I admit I've been doing a lot more work this summer than I usually care to. Also, driving my daughter back and forth to camp for the past four weeks has taken its toll on my nerves due to the wretchedness that is DC-area traffic.
However, yesterday I dropped her off with her grandmother, who was taking her to a performance at the Smithsonian Ripley Center. Rather than heading back home to "do work" I decided to take the day off and stay downtown to visit the many free galleries that are the DC area's greatest attraction for me. In the past, when I've taken my (now) 5-year-old with me, we end up walking short amounts, resting quite frequently, and I have to endure much tugging and "how-much-longer?" distractions. We usually end up looking at exhibits geared towards children.
So, yesterday I had the ability to wander galleries and museums filled with famous paintings, sculptures, and artists I had not seen in probably a decade. I was able to wander at will. Thither and yon. For hours. Photograph at leisure. Be moved by a Renoir. Read the Hesse biography I brought with me as I ate lunch at the Pavilion Cafe (a lunch space I highly recommend!).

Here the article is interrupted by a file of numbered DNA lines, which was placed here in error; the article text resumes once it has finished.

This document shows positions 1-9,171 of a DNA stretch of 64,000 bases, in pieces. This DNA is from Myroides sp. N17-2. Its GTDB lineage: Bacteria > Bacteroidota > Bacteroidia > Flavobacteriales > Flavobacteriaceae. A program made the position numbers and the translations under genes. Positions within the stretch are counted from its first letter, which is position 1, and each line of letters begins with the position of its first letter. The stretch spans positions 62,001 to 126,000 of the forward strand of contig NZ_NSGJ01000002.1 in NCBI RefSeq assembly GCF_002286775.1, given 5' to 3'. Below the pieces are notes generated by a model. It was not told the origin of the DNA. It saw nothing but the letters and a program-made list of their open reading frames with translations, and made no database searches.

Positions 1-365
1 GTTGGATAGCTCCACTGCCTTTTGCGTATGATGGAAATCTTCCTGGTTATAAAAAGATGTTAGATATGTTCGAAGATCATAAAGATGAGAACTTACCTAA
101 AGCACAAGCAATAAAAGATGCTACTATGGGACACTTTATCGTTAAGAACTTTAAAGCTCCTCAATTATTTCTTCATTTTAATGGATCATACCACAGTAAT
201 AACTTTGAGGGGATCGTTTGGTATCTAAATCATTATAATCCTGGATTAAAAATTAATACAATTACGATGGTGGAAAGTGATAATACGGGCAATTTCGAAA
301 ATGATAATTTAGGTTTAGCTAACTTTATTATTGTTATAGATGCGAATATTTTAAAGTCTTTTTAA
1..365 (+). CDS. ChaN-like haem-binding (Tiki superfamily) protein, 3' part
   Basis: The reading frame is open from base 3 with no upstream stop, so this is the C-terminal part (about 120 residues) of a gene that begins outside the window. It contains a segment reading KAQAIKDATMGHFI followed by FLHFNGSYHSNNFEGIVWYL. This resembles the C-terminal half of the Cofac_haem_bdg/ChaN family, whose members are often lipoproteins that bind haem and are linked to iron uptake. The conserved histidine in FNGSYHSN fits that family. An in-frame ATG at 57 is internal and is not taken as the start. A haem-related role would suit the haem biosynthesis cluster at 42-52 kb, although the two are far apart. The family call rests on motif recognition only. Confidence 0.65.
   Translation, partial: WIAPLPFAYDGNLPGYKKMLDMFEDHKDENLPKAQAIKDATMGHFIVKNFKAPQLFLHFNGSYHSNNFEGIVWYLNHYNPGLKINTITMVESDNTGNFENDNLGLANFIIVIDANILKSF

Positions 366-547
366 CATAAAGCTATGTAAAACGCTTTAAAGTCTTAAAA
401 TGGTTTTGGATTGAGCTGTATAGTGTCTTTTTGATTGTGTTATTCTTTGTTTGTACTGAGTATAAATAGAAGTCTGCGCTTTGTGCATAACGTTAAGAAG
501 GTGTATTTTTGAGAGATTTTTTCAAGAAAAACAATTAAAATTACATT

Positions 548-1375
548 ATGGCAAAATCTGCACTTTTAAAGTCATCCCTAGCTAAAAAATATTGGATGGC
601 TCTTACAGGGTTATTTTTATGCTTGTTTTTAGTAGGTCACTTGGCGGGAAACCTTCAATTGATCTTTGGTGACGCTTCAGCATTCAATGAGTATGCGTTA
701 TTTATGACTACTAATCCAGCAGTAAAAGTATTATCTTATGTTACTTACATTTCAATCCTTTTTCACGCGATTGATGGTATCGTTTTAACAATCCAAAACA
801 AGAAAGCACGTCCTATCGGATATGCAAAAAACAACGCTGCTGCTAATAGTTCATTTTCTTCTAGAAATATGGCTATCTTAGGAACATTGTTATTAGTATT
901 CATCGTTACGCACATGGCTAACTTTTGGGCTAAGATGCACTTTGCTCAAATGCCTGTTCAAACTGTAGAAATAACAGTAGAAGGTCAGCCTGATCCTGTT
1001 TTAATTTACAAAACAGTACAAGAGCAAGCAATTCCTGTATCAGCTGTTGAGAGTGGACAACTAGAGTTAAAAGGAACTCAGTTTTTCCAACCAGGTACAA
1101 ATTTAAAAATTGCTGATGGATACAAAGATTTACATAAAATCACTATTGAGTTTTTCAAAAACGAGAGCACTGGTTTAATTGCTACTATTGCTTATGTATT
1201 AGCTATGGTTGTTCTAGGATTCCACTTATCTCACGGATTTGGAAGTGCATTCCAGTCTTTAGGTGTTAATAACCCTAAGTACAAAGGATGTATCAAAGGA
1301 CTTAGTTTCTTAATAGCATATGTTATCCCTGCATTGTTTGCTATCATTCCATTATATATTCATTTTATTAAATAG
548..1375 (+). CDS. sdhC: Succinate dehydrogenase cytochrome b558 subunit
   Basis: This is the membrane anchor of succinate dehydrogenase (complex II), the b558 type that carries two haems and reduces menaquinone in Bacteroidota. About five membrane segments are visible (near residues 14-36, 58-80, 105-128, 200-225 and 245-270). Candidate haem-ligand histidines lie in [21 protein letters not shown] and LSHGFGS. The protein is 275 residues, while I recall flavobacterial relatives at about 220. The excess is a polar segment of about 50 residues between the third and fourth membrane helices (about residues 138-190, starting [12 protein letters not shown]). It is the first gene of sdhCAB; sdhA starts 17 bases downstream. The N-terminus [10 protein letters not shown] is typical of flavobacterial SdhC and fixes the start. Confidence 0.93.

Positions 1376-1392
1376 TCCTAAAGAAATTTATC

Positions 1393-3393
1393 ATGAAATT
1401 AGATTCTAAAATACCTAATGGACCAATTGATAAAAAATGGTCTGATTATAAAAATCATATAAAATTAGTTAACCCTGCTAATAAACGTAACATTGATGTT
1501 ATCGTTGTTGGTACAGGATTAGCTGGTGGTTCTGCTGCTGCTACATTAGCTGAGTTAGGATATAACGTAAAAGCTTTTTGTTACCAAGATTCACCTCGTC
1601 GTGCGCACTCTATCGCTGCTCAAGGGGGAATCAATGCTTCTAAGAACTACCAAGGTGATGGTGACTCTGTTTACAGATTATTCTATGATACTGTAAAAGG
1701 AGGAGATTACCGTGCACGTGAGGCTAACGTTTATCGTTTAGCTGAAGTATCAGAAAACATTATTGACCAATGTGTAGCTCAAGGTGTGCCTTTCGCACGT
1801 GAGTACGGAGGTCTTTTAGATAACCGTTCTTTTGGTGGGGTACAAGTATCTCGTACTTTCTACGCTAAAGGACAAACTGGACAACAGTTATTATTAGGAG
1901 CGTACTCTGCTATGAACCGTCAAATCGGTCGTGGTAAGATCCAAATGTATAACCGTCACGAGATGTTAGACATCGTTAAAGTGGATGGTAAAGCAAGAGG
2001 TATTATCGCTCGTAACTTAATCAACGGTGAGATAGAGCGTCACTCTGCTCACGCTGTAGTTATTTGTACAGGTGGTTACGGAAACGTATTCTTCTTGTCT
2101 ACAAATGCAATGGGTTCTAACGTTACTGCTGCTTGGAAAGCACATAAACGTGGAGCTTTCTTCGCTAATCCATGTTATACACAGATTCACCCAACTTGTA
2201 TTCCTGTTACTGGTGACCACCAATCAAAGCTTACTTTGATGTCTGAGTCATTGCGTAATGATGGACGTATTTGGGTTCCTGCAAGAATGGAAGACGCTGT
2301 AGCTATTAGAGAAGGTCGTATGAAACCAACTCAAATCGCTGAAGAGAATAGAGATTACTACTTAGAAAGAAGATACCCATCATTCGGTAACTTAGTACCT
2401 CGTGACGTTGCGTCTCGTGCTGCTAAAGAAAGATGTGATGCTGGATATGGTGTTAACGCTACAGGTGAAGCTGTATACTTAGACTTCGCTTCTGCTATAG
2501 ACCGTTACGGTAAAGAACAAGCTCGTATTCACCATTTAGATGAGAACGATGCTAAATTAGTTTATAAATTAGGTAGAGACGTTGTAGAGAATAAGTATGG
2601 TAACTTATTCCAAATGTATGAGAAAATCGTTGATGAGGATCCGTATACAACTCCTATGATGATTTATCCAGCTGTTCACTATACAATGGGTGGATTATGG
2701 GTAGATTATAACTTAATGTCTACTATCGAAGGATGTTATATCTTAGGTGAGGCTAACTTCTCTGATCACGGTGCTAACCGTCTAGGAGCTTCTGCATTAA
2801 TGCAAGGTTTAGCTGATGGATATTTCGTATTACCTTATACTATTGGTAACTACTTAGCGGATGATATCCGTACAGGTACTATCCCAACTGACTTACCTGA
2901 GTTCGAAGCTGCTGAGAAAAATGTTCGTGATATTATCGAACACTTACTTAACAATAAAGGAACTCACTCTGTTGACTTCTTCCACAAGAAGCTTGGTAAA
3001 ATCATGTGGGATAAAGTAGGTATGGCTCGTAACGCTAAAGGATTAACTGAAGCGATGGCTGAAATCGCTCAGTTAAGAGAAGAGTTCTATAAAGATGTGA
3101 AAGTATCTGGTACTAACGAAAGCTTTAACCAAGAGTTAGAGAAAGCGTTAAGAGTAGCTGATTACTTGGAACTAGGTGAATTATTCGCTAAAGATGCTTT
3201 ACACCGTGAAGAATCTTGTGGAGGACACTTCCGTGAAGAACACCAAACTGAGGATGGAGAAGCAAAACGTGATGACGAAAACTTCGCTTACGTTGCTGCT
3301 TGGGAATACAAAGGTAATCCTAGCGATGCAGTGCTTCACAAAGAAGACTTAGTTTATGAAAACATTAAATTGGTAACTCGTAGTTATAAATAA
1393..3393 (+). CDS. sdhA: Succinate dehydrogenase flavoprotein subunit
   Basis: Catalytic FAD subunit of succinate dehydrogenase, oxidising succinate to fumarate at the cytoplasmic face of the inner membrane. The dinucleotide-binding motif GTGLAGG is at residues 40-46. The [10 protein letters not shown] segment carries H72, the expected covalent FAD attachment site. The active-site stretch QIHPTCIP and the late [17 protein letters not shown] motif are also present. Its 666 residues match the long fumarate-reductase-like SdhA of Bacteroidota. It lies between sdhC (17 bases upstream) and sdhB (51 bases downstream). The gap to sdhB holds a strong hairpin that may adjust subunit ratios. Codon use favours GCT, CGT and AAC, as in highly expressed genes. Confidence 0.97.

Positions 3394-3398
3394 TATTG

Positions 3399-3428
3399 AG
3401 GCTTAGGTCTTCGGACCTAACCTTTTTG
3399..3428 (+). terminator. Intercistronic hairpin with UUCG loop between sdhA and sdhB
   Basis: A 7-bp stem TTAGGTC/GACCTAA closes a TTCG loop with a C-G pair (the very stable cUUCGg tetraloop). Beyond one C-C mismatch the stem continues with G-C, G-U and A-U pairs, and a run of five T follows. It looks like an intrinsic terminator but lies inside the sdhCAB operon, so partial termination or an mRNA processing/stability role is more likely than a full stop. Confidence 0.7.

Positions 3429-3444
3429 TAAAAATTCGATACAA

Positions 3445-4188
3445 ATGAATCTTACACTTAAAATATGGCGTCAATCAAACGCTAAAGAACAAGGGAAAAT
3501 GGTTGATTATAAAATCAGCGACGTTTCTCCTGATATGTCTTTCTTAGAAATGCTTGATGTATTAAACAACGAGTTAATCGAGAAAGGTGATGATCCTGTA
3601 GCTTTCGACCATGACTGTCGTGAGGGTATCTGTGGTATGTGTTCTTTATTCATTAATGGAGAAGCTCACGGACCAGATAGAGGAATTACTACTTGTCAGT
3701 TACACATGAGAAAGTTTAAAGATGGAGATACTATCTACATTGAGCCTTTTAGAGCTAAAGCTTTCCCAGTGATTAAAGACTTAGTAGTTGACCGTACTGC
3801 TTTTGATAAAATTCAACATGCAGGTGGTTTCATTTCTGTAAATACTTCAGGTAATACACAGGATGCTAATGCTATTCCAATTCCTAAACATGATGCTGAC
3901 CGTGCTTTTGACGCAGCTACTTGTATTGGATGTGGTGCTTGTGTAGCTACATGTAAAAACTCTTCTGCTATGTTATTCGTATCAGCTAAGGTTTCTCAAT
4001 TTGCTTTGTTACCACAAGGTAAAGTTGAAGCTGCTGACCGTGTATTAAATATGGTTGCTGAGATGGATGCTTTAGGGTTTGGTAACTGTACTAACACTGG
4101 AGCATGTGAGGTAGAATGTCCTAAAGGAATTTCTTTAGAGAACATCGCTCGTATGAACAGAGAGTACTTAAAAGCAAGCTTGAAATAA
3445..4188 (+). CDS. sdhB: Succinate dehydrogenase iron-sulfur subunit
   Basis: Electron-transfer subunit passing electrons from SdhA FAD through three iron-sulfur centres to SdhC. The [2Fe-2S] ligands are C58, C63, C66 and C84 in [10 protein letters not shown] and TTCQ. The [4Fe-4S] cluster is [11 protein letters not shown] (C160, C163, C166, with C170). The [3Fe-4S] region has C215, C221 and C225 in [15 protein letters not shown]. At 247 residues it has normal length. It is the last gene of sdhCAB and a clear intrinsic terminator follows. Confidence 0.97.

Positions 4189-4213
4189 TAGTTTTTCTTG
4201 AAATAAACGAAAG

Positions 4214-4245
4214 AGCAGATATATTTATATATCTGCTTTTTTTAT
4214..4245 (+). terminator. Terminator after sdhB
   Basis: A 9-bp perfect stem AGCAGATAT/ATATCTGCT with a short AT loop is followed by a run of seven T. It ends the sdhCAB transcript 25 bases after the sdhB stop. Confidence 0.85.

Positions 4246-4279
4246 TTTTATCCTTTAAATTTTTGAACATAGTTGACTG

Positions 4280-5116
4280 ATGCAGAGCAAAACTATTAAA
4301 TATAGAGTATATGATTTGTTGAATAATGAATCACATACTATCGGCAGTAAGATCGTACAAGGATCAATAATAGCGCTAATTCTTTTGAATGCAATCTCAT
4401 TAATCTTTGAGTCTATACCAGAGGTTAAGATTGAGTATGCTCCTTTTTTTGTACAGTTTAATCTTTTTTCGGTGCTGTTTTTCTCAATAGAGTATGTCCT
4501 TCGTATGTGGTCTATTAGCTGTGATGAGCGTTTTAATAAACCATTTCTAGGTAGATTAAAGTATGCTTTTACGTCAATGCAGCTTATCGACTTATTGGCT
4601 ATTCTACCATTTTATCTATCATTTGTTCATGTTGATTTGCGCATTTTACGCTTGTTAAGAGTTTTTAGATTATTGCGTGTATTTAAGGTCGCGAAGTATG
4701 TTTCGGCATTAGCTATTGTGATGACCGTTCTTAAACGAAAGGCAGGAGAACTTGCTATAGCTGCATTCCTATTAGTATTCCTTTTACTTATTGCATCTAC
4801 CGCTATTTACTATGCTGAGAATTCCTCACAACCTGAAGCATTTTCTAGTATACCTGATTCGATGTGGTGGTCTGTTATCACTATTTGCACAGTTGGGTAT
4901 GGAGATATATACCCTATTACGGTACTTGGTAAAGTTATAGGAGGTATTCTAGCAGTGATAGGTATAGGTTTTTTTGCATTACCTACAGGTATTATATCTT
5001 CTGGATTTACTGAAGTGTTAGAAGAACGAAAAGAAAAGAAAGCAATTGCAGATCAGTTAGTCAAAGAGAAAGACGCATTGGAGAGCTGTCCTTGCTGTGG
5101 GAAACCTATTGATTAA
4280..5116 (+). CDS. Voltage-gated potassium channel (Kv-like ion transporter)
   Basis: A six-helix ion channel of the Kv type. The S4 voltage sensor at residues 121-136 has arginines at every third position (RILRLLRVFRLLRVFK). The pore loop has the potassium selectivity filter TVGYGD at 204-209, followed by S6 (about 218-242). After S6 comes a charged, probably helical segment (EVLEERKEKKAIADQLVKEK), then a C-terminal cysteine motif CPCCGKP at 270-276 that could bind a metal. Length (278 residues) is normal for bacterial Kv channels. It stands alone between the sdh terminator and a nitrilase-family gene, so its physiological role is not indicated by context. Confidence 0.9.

As I wandered the National Gallery Sculpture Garden, with its enormous Claes Oldenburg eraser and its trick-of-the-eye Roy Lichtenstein house, it struck me how grateful I am for artists who bring joy and humor to art. I remembered an exhibit at the Corcoran -- featuring Walt Disney, Keith Haring, and Andy Warhol -- that highlighted their work to make art that could be appreciated by anyone, and not just rich collectors (though originals of their work do sell for a pretty penny now!).
But it makes me think about parallels in the poetry world -- poets who are damned for being accessible, for not being "academic" enough. I believe there is room for all varieties of art and writing, and that the key is fostering a love of something because of the pleasure it brings, not just its usefulness or practicality or difficulty or exclusivity. As Oldenburg pointed out with his sculpture, and Warhol showed with his Campbell's soup cans, there is beauty in even the most mundane objects. Sometimes it just takes an artist to point it out to you.